Chapter

What is a West Indian?

Catherine Hall

in West Indian Intellectuals in Britain

Published by Manchester University Press

Published in print December 2003 | ISBN: 9780719064746
Published online July 2012 | e-ISBN: 9781781700426 | DOI: http://dx.doi.org/10.7228/manchester/9780719064746.003.0002
What is a West Indian?

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This chapter is concerned with the islands, and parts of the mainland, which were colonised by the British from the early seventeenth century and named as the British West Indies. The British West Indian colonies formed a link between North and South America and were strategically vital to the European powers. The task of the West India interest was to lobby the government and counter the abolitionists. The naming of black regiments as West Indian fractured the prevailing image of West Indian as signifying an exclusively white identity. Emancipation marked a critical break in ideas about the West Indian. James Anthony Froude's return to an insistence on white West Indians as ‘part of ourselves’ provides an endpoint to the preliminary charting of the shifting meanings of West Indian. Furthermore, the idea of West Indian is part of an older tradition of both colonial and anti-colonial thought.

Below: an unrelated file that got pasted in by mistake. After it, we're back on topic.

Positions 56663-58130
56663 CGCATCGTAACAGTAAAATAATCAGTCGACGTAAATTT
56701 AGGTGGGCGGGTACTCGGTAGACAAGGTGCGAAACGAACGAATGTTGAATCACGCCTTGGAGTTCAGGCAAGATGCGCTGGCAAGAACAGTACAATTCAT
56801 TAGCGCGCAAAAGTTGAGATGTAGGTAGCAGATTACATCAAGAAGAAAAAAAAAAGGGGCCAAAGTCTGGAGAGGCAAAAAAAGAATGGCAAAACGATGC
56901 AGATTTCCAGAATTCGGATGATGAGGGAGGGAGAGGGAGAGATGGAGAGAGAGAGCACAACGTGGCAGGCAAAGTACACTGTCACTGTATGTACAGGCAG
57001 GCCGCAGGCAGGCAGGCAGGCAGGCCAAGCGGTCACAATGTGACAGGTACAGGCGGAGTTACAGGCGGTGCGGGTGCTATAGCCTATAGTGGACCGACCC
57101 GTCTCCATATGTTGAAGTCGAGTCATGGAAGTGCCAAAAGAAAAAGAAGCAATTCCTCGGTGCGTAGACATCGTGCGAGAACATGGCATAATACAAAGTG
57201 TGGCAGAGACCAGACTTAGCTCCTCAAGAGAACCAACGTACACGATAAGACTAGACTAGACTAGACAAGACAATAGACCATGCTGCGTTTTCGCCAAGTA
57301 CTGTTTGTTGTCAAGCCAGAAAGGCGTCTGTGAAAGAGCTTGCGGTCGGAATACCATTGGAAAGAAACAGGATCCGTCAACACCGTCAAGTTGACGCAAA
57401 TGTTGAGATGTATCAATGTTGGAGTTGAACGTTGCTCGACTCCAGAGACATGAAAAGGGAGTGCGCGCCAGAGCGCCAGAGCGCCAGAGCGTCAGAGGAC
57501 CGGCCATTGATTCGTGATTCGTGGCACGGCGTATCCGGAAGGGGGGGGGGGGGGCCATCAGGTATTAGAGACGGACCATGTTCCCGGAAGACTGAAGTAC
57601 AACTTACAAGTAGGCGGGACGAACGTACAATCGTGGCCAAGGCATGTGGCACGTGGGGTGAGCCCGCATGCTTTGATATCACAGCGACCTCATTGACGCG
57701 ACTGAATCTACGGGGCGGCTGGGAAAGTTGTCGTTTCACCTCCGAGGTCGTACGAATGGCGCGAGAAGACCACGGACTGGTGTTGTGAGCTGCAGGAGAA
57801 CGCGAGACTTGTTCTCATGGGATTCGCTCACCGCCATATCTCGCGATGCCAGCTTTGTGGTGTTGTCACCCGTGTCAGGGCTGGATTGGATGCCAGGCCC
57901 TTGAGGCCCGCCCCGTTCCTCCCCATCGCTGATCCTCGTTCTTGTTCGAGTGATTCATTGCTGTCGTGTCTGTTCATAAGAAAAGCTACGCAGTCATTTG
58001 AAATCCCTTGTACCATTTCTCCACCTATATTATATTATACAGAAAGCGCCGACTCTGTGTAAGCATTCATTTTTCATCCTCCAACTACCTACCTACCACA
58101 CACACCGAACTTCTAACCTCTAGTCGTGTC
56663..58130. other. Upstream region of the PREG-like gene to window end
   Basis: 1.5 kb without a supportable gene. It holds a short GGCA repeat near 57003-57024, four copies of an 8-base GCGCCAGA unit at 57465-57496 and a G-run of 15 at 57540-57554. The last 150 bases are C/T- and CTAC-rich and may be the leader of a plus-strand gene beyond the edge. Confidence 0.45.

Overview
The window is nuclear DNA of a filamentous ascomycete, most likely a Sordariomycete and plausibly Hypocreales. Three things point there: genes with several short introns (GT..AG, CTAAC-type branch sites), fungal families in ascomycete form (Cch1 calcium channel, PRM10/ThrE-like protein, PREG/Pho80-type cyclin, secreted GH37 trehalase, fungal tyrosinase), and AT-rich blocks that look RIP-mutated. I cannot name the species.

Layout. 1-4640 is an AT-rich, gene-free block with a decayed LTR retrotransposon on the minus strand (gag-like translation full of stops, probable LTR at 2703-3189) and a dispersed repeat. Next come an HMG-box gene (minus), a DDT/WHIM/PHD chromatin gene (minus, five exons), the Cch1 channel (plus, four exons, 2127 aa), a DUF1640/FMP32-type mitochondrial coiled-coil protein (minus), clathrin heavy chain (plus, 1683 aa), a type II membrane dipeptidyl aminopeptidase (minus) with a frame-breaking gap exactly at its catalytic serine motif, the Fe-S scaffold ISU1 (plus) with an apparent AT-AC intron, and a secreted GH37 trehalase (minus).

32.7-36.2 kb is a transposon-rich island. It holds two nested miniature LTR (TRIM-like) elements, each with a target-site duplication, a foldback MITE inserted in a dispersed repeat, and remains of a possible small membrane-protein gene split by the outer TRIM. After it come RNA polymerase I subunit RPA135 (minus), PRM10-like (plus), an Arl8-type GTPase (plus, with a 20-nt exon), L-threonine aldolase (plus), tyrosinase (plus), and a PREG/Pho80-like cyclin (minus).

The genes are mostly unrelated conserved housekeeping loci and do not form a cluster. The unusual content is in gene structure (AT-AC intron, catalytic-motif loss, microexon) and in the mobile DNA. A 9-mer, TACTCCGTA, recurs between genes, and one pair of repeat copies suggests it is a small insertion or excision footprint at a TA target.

Keywords: British West Indies; British West Indian; European powers; emancipation; government; abolitionists

Chapter.  9538 words. 

Subjects: Colonialism and Imperialism

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